Politics, Geopolitics & Conflict
General Khalifa Haftar, the commander of the Libyan National Army (LNA), is in the process of rounding up supporters of the former Ghaddafi regime in Sirte ahead of the September 1st anniversary of Ghaddafi’s coup. Previously allied (as recently as 2019 when Haftar attempted and failed to take Tripoli), they are now enemies, with Ghaddafi’s son, Saif, having competing presidential ambitions with Haftar.
This is all happening against a complicated backdrop of what appears to be progress towards stability in Libya. This week, we saw the Central Bank of Libya announce that for the first time in nearly a decade, its two rival branches (in Tripoli and Benghazi) would be unified. This has been a major sticking point for stability because the Tripoli branch controls the oil revenues, even though Libya’s east (represented by Benghazi) largely controls physical oil. Haftar had given the Government of National Accord (GNA) until August to come up with a scheme for the “fair distribution” of oil revenues, with Benghazi up in arms over not receiving the amount of oil revenues it believes it is entitled to given that it houses the oil fields and export terminals for the most part.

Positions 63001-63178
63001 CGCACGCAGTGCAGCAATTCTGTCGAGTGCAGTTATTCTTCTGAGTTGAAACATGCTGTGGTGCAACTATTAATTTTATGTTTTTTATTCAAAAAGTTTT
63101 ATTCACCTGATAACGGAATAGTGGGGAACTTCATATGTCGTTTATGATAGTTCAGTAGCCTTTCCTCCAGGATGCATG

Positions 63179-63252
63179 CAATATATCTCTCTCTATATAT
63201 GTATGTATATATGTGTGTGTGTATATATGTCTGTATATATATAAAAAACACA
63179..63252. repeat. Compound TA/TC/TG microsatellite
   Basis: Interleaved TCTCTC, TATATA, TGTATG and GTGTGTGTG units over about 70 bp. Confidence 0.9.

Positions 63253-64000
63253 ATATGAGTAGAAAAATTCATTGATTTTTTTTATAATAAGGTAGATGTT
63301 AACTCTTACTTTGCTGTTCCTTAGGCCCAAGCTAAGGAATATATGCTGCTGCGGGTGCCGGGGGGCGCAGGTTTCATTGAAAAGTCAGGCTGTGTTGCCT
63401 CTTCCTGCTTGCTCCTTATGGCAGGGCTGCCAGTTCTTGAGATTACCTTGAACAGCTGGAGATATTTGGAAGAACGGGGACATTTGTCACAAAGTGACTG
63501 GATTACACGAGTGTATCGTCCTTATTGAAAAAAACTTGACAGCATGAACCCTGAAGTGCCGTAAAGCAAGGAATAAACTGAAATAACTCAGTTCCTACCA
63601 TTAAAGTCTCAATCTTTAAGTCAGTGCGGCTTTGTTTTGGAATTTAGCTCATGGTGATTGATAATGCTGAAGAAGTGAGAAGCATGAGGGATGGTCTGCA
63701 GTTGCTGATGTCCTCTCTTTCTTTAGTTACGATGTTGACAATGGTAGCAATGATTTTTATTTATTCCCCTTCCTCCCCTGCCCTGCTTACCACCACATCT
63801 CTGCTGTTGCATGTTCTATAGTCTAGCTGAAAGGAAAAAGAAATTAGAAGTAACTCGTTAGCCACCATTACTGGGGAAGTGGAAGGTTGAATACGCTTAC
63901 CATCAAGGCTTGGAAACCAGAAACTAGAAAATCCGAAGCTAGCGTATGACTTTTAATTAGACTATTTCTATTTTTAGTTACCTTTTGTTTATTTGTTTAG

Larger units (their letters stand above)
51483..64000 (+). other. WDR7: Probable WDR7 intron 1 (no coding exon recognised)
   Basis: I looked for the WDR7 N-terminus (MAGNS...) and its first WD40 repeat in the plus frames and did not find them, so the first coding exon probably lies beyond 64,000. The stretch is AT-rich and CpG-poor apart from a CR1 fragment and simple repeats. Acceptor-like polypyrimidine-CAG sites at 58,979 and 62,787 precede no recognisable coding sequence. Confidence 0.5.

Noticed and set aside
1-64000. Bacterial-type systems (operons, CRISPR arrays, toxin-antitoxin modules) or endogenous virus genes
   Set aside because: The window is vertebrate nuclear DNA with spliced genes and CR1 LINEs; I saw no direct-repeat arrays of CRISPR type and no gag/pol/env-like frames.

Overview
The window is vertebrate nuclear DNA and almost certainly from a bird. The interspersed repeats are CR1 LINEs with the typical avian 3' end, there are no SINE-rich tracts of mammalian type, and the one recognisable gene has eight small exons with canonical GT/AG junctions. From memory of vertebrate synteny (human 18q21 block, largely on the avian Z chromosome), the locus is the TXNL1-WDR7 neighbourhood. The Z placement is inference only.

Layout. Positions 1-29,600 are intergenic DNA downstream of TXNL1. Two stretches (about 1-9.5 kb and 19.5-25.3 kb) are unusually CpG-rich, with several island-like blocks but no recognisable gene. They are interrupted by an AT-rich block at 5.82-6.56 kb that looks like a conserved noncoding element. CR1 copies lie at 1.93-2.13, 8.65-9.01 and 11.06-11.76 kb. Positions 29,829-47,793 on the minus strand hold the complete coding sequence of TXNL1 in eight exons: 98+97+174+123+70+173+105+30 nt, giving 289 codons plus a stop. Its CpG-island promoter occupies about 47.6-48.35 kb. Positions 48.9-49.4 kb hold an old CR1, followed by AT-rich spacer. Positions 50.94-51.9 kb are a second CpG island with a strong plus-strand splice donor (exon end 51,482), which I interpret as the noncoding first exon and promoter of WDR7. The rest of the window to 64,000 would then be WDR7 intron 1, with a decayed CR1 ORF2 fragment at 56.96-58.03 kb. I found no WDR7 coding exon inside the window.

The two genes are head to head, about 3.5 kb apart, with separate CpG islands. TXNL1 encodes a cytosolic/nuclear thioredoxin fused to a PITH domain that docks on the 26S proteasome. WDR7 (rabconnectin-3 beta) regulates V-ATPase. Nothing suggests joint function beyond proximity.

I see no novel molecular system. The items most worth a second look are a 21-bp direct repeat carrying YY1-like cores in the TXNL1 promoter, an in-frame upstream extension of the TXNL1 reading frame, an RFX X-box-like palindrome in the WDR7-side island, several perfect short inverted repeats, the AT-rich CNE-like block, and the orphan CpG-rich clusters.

The back-and-forth civil war is all about this. We are skeptical that the Central Bank unification announcement will be the elixir necessary to hold elections to end political instability, and it remains unclear what sort of…